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After swine flu outbreak, Mexico inches back to normalcy

Hotel workers leave a sealed-off hotel where Mexican travelers are quarantined in Beijing. China has confined dozens of seemingly healthy Mexicans to hotels and hospitals, prompting a rebuke from President Felipe Calderon.

Associated Press

Hotel workers leave a sealed-off hotel where Mexican travelers are quarantined in Beijing. China has confined dozens of seemingly healthy Mexicans to hotels and hospitals, prompting a rebuke from President Felipe Calderon.

MEXICO CITY — Mexico announced a return to "normalcy" on Monday, preparing to reopen businesses and schools even as the virus sickened more than 1,400 people in 20 countries.

World health officials said that the global epidemic is still in its early stages and that a pandemic could be declared in the days to come. But Mexico's president said it was waning at its epicenter, justifying Wednesday's end to a five-day nationwide shutdown he credits for reducing the spread of the new virus.

Already Monday, streets in the capital were livelier, with more vehicles and fewer people wearing face masks. Some cafes reopened ahead of time. President Felipe Calderon said universities and high schools will reopen on Thursday, and younger schoolchildren were to report back to school on May 11.

But Mexico canceled its biggest celebration of the Cinco de Mayo holiday today. And experts at Mexico's swine flu crisis center warned that the virus remains active throughout Mexico and could bounce back once millions return to work and school.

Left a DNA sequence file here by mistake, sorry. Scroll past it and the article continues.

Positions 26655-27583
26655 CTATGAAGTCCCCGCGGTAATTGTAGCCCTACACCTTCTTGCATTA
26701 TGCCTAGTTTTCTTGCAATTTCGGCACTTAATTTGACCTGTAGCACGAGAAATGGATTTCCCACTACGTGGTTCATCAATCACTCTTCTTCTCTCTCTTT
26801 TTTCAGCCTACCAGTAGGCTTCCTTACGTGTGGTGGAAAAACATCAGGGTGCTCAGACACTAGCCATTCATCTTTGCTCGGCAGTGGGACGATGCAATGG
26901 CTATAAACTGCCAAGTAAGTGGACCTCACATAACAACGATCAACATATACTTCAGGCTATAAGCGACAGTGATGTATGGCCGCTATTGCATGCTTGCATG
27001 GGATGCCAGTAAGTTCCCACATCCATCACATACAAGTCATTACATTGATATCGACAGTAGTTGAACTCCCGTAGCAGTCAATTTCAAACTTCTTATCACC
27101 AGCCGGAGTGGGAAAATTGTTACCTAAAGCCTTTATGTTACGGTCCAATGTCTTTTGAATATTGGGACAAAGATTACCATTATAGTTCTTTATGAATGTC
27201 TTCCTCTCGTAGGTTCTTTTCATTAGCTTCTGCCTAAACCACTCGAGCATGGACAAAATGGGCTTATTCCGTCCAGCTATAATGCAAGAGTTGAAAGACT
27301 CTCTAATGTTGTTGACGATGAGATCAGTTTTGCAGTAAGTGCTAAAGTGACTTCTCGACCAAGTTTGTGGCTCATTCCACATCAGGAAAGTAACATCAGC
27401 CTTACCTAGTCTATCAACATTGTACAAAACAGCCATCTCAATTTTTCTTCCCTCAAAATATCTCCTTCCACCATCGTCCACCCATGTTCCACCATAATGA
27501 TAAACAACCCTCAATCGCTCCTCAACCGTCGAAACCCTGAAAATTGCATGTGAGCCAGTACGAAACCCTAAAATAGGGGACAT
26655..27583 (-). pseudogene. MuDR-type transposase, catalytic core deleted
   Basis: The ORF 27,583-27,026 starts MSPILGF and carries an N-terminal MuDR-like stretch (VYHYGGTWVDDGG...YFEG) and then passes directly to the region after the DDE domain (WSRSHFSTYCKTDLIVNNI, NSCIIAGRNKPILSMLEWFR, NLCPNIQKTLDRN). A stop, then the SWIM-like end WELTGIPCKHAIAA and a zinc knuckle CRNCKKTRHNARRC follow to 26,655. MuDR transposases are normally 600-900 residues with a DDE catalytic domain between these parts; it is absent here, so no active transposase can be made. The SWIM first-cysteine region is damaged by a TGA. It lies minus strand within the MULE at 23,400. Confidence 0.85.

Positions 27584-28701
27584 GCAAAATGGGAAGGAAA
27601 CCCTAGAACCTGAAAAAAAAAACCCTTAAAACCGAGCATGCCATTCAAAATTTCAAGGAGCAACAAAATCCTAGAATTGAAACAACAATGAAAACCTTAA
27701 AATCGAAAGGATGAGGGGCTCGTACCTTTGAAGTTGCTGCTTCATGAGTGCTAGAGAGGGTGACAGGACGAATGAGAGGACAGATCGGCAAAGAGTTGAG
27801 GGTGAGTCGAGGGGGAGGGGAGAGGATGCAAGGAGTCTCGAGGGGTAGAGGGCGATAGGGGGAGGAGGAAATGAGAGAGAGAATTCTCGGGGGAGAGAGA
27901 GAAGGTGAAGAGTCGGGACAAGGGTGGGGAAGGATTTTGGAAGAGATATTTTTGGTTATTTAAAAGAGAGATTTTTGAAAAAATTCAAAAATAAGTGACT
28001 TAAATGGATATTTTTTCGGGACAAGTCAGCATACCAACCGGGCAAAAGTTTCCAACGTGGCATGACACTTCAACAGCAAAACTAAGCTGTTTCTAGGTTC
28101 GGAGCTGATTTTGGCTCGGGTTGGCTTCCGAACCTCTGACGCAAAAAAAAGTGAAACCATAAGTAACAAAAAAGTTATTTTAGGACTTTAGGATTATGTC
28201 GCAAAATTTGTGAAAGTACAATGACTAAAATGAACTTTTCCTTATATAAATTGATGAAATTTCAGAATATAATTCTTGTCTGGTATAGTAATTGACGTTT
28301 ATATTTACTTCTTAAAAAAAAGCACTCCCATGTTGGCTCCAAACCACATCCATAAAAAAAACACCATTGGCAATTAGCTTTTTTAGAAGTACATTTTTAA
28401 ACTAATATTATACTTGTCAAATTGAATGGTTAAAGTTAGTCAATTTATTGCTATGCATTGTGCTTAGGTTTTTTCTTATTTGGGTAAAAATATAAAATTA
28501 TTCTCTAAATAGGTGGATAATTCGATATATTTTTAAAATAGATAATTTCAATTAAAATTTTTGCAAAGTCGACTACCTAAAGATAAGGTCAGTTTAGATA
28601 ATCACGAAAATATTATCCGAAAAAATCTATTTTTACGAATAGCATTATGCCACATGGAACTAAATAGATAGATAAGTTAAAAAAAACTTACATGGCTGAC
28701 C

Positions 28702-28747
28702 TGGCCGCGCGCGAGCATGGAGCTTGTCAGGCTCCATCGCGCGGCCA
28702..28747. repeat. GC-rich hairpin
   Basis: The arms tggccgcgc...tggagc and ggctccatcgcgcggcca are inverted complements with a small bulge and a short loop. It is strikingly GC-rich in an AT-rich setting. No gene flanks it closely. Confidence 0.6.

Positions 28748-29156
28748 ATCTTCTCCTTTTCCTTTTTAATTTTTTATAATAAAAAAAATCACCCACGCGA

Several theories have emerged as to why all but one of the 27 confirmed deaths from swine flu have occurred in Mexico. Much of it is speculation — that Mexico City's 8,000-foot elevation exacerbates respiratory illnesses, that there may be a slight variation between the viral strain prevalent in Mexico and swine flu elsewhere, that Mexico is further along in disease transmission and other countries will eventually see severe cases.

But a critical factor, according to specialists in Mexico City, is that flu victims have delayed checking into hospitals until their condition has deteriorated so much they cannot be saved.

"In Mexico, we are very unaccustomed to going to the hospital. Here, if someone has a cold or anything else, they buy something in the pharmacy, or they leave it be," said Dr. Angel Flores Maldonado.

Globally, the World Health Organization was studying whether to raise the pandemic alert to 6, its highest level, which would mean a global outbreak has begun. The WHO urged governments to avoid unproven actions to contain the disease, including group quarantines of travelers from Mexico. Mexico said it would fly its citizens quarantined in China home on a chartered flight today.

After swine flu outbreak, Mexico inches back to normalcy 05/04/09 [Last modified: Monday, May 4, 2009 10:53pm]

    

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